Allen Wilkinson was seriously wounded at Chickamauga and was hospitalized until April of 1864. On the eve of The Battle of Peachtree Creek, he was captured by Federals under the command of General William T. Sherman. He was on a scouting detail on the North side of the creek. He was behind enemy lines. Josh Daughtry was with him.
The two cousins were sent to Camp Douglas, Illinois, which was like “Andersonville with cold weather!”
Although hospitalized more than once with Camp Fever (Typhoid) and Pneumonia, Josh was the only one of the four to avoid being shot. Somehow, he managed to dodge all Yankee Minie balls and other deadly projectiles.
About three weeks before Appomattox, Allen and Josh decided to sign oaths of allegiance to The U.S. Government. It was a way out of the Purgatory known as Camp Douglas. Self -Preservation is a powerful force. As part of this agreement, they were required to enlist in a company of The Fifth U.S. Volunteer Infantry. This was one of six regiments of ex-Confederates who were recruited from Union Prison Camps in The Mid-west. Although they were recruited to fight Indians out West, they mainly escorted stagecoaches and wagon trains. They chased away more Indians than they fought. The Cheyenne and Sioux were the most feared and respected tribes, which they encountered. In November of 1866, the Fifth Regiment was finally disbanded. In late 1866, Allen and Josh finally made it back home. They had been away for over five years.
Most Dictionaries define “a wolf” as a carnivorous, dog-like, mammal. However, it can be yet another type of predator. During The War Between The States, the Southern Sharpshooter was the most-feared element in the entire Confederate Army. Sharpshooters served as scouts and skirmishers, as well as snipers. Armed with the highly accurate and scoped Whitworth Rifles, they could “take out” their target(s) at distances up to one mile. At Chickamauga, General Lytle was killed by one of Patrick Cleburne’s Sharpshooters. He used a Whitworth and was perhaps a mile away. General Lytle was well known in his day for literary reasons. He wrote the famous play “Anthony and Cleopatra.”
Popular targets of Rebel snipers were often high-ranking and important Union officers, members of Yankee Artillery Units, and enemy sharpshooters. Since the typical Southern sharpshooter was often starved, emaciated, shoeless, clad in gray rags, and quite deadly, members of The Union Army bestowed the nickname of “Gray Wolves” upon them. Although initially intended as an insult, it became almost a compliment to these expert marksmen It was indeed a metaphor with much substance.
“The Four Gray Wolves” all lived to see the dawn of the 20th Century. William J. Bird, the youngest, was the first to be visited by “The Angel of Death.” He died in March of 
1901 and was the only one to receive an Indigent Confederate Pension.” After The War, he married the widow of one of his cousins who had died from wounds received at Missionary Ridge Lucy was several years older than William and had several children by him. In his last years, Lucy either left William or ran him off. He spent his final years living with one of his daughters (wife of John Williams) and her husband near Jimps, Georgia-- in Bulloch County. His three war wounds plagued him for as long as he lived. He, no doubt, cursed the “Hated Yankees” for as long as he lived. His burial site is unknown, but is thought to be in a private cemetery in Bulloch County.
Lucy Bird outlived her estranged husband by nearly fifteen years. She is interred at Upper Lotts Creek. She was eighty when she died. William was only 58. The four years of war were quite costly to this old gray warrior.
Berrien Daughtry died on January 3, 1907. His old Confederate cardiac muscle finally stopped. He was nearly 65. He left a widow and eight children. He married Sarah Lanier in February of 1867. After 1880, they moved near Register, Georgia. He was a successful farmer and acquired quite a bit of land and property. He may have been one of the first to build a man-made fishpond in Bulloch County. Sarah died in 1917. They are at rest together at Lake Cemetery. Their oldest son, Ellerbee Daughtry is known as “The Father of Portal (Georgia). One of Berry’s Granddaughters is a Pediatrician in Alpharetta, Georgia. Dr. Leila Daughtry Denmark is now 106 years old!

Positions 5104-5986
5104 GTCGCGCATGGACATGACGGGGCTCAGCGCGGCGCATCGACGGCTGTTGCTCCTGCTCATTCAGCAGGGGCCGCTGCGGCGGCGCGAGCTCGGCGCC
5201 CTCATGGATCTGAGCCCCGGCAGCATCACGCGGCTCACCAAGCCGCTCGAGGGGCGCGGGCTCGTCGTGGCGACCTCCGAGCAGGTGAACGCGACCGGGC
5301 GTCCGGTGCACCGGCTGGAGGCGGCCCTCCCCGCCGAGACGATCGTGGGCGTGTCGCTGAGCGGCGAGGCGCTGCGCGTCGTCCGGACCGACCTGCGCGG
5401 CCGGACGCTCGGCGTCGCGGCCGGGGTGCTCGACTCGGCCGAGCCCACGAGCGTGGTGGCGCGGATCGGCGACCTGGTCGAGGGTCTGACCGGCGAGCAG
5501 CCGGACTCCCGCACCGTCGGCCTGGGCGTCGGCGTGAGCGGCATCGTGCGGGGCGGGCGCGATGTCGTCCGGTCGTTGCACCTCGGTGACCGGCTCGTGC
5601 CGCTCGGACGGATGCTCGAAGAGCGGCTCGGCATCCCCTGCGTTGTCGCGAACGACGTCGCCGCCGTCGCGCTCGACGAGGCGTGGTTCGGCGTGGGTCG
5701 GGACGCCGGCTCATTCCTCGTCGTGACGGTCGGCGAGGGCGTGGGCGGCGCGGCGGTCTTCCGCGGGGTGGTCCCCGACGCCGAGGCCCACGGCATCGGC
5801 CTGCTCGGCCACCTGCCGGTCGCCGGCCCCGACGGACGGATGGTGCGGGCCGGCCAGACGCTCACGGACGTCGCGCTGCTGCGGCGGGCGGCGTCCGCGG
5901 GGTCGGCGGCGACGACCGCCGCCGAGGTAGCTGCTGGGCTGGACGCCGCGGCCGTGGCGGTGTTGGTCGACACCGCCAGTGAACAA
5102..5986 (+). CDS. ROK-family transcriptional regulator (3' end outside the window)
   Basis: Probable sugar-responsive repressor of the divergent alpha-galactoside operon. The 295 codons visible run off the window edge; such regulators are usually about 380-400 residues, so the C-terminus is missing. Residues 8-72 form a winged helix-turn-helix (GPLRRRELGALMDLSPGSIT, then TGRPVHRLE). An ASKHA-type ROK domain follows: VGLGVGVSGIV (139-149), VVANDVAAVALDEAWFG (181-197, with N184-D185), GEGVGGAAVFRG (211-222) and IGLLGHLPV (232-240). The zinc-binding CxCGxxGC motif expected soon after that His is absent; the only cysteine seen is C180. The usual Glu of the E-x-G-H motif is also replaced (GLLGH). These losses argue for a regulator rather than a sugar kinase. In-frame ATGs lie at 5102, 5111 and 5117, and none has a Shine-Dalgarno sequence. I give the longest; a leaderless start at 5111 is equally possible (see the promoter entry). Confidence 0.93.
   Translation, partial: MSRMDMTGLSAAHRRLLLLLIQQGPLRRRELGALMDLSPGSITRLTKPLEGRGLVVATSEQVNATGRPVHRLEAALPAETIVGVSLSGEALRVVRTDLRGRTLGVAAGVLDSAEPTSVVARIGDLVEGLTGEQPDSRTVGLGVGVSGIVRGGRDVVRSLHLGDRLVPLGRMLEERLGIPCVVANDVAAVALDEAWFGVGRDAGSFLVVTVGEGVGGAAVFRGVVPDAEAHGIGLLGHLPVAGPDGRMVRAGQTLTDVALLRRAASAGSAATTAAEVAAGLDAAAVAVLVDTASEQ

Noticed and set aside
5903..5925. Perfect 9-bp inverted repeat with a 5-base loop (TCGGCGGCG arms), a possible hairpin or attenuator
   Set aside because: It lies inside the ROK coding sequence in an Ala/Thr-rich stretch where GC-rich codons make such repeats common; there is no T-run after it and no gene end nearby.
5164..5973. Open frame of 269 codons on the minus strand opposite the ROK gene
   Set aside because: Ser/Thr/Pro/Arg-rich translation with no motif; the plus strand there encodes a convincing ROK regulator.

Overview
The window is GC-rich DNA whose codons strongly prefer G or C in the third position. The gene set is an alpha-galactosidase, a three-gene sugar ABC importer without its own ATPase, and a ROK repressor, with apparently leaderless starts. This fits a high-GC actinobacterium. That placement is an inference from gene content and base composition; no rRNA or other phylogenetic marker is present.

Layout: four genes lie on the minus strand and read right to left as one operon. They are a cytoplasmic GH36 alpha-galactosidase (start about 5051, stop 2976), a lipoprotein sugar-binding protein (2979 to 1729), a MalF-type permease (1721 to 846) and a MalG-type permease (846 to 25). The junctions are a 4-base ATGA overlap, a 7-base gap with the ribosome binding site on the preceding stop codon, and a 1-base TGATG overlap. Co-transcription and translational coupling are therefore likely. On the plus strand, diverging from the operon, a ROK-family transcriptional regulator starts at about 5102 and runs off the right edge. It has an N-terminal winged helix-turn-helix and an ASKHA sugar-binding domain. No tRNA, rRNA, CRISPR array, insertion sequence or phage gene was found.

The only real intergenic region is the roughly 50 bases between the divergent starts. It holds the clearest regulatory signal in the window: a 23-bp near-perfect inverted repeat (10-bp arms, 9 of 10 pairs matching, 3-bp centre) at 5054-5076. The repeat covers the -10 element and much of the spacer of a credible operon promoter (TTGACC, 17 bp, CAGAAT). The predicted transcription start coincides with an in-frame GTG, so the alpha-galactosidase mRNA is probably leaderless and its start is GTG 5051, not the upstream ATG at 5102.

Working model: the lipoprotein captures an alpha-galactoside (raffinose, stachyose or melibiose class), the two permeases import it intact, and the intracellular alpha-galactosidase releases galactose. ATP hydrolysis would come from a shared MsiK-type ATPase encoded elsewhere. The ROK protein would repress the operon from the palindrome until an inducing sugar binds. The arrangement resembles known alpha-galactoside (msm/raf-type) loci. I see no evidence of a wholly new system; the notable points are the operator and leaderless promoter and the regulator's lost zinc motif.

The Grim Reaper came calling on Joshua Daughtry on February 20, 1911. At the time of his death he was quite wealthy and a leading citizen of the town of McRae, Georgia. He was 71. He was a successful farmer, businessman, and an entrepreneur of sorts. His second-grade education carried him far into the business world. During the summer of 1867, he married Roxie Bird, one of his third cousins. They raised a large family living first in Tattnall (near Collins) and later in Telfair (in McRae). Roxie died in 1914 and they are buried in Oak Grove Cemetery (City) in McRae.
Ironically, the Oldest Old Warrior lived the longest. Allen Wilkinson departed this life in early August of 1914. He died here in Metter. He was 74. In January of 1867, he took Susan Holloway as his bride. They farmed in Emanuel County until the late l890’s. At that time, they bought eleven acres in the township of Metter and moved to town. Of their eleven children, eight lived past early childhood. Their son Benjamin was the defendant in one of the first murder trials ever held in Candler County. At the time of the shooting, he was Constable of Metter. In August of 1915, he was acquitted.
Susan outlived all but two of her children. She lived almost two decades longer than her husband. After his death, she was able to collect a “Widow’s Pension.” Much of the information on her Pension Application is incorrect. Apparently he told her very little of his “War Experiences.” It, no doubt, was a period of his life, which he often chose to forget.
But, generations later, some of us have chosen not to forget. We have labored diligently and tenaciously to uncover the truths and realities of how it must have been to serve under “Saint Andrew’s Cross.” But, the real truth will never get into the books. Words cannot express what our ancestors were forced to endure. The magnanimous, old, warriors in gray shall never be forgotten. They shall forever live on inside our sons, our daughters, and us. After all, the burial of the truth is the most flagrant form of dishonesty. We simply cannot allow that to happen.

NOTE:Allen and Susan Wilkinson are buried together at Lake Cemetery. Their graves are presently unmarked.

Hu Daughtry
March 31, 2004